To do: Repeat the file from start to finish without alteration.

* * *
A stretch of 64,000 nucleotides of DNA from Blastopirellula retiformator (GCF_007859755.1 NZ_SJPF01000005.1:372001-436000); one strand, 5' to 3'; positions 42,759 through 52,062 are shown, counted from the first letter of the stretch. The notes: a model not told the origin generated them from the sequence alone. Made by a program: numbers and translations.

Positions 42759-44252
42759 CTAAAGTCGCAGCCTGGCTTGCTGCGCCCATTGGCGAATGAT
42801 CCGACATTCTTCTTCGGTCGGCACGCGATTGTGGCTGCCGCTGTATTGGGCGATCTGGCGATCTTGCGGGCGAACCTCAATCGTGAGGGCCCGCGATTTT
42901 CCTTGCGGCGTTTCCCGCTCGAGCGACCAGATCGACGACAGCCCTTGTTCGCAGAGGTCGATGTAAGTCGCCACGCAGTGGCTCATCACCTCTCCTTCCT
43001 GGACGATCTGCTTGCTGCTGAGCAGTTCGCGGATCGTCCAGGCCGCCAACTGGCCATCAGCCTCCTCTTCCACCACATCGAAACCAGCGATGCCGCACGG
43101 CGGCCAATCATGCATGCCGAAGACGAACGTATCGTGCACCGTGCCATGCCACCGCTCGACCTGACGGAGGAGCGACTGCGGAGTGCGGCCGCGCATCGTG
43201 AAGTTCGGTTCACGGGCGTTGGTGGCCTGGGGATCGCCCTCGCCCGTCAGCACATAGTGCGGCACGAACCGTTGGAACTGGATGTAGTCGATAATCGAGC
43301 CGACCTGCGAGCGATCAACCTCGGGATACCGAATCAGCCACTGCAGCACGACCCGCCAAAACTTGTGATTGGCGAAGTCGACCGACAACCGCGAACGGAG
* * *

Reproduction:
A stretch of 64,000 nucleotides of DNA from Blastopirellula retiformator (GCF_007859755.1 NZ_SJPF01000005.1:372001-436000); one strand, 5' to 3'; positions 42,759 through 52,062 are shown, counted from the first letter of the stretch. The notes: a model not told the origin generated them from the sequence alone. Made by a program: numbers and translations.

Positions 42759-44252
42759 CTAAAGTCGCAGCCTGGCTTGCTGCGCCCATTGGCGAATGAT
42801 CCGACATTCTTCTTCGGTCGGCACGCGATTGTGGCTGCCGCTGTATTGGGCGATCTGGCGATCTTGCGGGCGAACCTCAATCGTGAGGGCCCGCGATTTT
42901 CCTTGCGGCGTTTCCCGCTCGAGCGACCAGATCGACGACAGCCCTTGTTCGCAGAGGTCGATGTAAGTCGCCACGCAGTGGCTCATCACCTCTCCTTCCT
43001 GGACGATCTGCTTGCTGCTGAGCAGTTCGCGGATCGTCCAGGCCGCCAACTGGCCATCAGCCTCCTCTTCCACCACATCGAAACCAGCGATGCCGCACGG
43101 CGGCCAATCATGCATGCCGAAGACGAACGTATCGTGCACCGTGCCATGCCACCGCTCGACCTGACGGAGGAGCGACTGCGGAGTGCGGCCGCGCATCGTG
43201 AAGTTCGGTTCACGGGCGTTGGTGGCCTGGGGATCGCCCTCGCCCGTCAGCACATAGTGCGGCACGAACCGTTGGAACTGGATGTAGTCGATAATCGAGC
43301 CGACCTGCGAGCGATCAACCTCGGGATACCGAATCAGCCACTGCAGCACGACCCGCCAAAACTTGTGATTGGCGAAGTCGACCGACAACCGCGAACGGAG